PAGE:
Population status

Although trends in the population size of the Cape Parrot are particularly important because of its Endangered status, like all parrot populations, Cape Parrot numbers are difficult to estimate (Casagrande & Beissinger 1997).

Birds fly long distances between nesting, roosting and feeding areas (Chapman et al. 1989, Casagrande & Beissinger 1997). 

Breeding success is low and populations are considered to be declining (Wirminghaus et al. 1999; Wirminghaus et al. 2000b). Accurate estimates of population size are difficult because the standard bird census techniques are inappropriate as the birds are not predictable in their occurrence at particular forests (Casagrande & Beissinger 1997).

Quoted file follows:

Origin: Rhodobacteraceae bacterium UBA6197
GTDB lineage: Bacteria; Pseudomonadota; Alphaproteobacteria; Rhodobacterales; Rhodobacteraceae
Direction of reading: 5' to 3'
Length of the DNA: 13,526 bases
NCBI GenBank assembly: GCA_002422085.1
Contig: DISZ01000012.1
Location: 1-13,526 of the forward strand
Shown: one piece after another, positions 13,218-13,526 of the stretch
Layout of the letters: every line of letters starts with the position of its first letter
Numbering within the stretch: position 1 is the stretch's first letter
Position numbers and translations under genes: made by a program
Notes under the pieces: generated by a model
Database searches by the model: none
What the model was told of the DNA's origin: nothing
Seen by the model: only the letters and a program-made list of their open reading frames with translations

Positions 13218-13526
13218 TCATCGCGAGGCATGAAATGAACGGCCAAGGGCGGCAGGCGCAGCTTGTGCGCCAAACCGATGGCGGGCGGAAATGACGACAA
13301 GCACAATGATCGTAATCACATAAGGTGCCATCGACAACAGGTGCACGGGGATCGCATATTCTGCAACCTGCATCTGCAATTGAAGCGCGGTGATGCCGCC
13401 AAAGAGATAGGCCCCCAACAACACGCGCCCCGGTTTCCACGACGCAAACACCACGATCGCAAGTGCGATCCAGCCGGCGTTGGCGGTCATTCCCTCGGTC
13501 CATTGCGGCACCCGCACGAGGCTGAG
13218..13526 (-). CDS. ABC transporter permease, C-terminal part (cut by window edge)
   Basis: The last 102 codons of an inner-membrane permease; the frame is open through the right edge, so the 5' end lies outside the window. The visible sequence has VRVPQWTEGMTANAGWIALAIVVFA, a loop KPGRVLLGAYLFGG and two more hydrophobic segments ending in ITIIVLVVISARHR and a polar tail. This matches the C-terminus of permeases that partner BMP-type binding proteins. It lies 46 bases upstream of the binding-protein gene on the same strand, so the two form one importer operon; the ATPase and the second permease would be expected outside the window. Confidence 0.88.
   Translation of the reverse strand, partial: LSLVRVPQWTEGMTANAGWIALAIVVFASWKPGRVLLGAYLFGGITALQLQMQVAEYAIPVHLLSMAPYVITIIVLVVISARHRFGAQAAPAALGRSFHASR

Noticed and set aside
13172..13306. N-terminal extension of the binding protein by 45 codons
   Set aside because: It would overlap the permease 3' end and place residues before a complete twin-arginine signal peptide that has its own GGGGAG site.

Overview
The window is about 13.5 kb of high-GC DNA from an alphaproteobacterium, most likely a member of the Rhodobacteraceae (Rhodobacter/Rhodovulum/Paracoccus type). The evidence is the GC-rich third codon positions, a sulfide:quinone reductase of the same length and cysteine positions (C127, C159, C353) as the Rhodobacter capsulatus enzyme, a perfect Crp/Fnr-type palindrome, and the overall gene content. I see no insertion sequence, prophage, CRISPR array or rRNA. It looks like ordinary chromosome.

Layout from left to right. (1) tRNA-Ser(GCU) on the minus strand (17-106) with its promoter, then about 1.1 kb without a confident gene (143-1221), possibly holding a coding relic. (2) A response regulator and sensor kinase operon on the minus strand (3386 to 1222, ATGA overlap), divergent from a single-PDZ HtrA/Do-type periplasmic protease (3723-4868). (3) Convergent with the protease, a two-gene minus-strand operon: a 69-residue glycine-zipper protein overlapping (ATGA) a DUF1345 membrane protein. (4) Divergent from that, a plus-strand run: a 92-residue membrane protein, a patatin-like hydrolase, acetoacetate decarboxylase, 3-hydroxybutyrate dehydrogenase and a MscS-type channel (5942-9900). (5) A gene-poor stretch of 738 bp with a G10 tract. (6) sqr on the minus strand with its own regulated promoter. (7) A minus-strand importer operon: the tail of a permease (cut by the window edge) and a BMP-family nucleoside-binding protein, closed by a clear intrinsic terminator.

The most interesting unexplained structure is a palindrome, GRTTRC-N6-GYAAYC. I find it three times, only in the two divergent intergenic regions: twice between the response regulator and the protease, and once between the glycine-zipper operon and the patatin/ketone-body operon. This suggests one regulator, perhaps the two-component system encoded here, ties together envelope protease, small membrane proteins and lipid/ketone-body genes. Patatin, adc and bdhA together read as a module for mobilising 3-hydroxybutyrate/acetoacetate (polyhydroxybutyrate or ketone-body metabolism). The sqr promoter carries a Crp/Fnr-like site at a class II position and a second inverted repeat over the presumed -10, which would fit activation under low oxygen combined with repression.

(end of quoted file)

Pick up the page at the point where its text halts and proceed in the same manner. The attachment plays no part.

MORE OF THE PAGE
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A flock of Cape Parrots, photographed 50 years ago

Therefore numbers and presence are determined during annual intensive national surveys, held since 1997, in the form of the Cape Parrot Big Birding Day. Present distributions in forest fragments reflect past distribution in a large mosaic of forest patches in the Eastern Cape (now includes the ex-Transkei), Limpopo Province and KwaZulu-Natal.

The Cape Parrot is not represented by a metapopulation as the birds are able to visit various forests and the subpopulations do not seem isolated with the exception of those in the Limpopo Province (Meffe & Carroll 1997).